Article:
NEW DELHI: With 74 people killed due to lightning in UP, MP and Rajasthan in the last 24 hours, thunderstorms accompanied by lightning remains the largest killer natural disaster in the country, claiming over 2000 lives annually since 2004. Data collated by the National Disaster Management Authority (NDMA) and Indian Meteorological Department (IMD) shows that people killed due to lightning strikes has doubled since the late 1960s. There were 2,876 deaths due to lightning in 2019. Between 1968 and 2019, this figure was around 1,000.
Condoling the loss of lives, Prime Minister Narendra Modi announced an ex gratia of Rs 2 lakh for family members of the deceased and Rs 50,000 for those injured. State governments have also announced compensation for those affected.Lightning incidents increase during the onset of monsoon over Rajasthan, Bihar, Uttar Pradesh and Madhya Pradesh, with high moisture levels and increase in surface temperature, making it favourable for formation of thunder clouds.
The mortality rates of heatwaves and lightning, have increased by 62.2 per cent and 52.9 per cent, respectively, whereas the mortality rate of tropical cyclones has reduced by 94 per cent in the past 20 years, according to a paper by the ministry of earth sciences. It is called “An assessment of long-term changes in mortalities due to extreme weather events in India: A study of 50 years’ data (1970-2019)”.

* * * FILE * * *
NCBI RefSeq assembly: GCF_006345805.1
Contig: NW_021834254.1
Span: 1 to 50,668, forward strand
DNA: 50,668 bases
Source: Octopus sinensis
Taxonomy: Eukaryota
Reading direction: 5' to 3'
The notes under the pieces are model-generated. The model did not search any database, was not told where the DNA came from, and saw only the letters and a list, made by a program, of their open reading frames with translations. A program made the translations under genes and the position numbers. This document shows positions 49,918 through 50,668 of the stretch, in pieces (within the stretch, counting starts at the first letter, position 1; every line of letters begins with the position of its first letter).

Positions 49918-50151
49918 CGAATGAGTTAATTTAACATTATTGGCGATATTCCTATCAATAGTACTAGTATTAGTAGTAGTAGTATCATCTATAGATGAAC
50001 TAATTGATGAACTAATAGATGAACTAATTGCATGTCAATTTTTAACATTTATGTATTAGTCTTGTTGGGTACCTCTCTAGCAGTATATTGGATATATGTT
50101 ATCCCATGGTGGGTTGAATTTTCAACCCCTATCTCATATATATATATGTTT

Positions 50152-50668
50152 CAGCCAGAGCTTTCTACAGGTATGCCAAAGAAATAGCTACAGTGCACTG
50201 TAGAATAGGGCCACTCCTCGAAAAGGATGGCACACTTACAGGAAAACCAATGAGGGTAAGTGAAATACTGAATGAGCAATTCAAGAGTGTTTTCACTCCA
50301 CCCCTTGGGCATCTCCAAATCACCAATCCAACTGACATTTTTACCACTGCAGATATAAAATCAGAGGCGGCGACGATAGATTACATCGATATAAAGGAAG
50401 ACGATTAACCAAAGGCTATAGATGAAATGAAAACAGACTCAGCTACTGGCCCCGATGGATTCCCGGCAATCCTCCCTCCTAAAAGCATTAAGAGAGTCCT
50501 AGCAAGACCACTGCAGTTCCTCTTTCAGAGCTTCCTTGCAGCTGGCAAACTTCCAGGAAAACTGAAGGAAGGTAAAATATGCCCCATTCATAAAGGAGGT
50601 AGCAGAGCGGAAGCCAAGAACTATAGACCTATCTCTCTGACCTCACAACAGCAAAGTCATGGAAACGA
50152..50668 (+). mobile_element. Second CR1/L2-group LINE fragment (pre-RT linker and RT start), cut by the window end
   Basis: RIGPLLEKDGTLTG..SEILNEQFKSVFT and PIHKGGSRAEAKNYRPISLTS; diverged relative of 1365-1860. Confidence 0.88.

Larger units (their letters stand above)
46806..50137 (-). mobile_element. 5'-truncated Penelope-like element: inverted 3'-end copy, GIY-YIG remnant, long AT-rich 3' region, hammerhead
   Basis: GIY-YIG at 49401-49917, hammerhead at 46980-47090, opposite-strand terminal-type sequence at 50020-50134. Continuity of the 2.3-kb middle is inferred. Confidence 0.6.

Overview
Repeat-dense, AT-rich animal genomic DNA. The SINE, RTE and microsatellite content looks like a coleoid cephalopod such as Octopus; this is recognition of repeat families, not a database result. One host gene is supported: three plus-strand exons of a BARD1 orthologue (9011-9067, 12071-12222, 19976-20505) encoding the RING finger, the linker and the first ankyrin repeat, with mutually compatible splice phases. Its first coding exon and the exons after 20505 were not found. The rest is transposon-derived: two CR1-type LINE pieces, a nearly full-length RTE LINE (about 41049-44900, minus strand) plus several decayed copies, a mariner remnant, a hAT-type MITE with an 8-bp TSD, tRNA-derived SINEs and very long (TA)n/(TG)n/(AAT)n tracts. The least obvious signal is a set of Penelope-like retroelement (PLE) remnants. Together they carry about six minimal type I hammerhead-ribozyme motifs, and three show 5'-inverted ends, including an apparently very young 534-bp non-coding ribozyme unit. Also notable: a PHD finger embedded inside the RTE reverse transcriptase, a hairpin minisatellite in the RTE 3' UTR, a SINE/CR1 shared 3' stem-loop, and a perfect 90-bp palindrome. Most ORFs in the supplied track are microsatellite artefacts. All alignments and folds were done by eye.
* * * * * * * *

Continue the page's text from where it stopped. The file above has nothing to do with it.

SD Pawar, project director thunderstorm dynamics, Indian Institute of Tropical Meteorology, Pune, said between 1995 and 2014, there was a jump of nearly 30 to 40 per cent in lightning incidents in India and the number of deaths has also increased significantly from the 1990s to now. Pawar said the reason behind the increase in lightning incidents may be linked to climate change and the availability of increased moisture over land due to warming.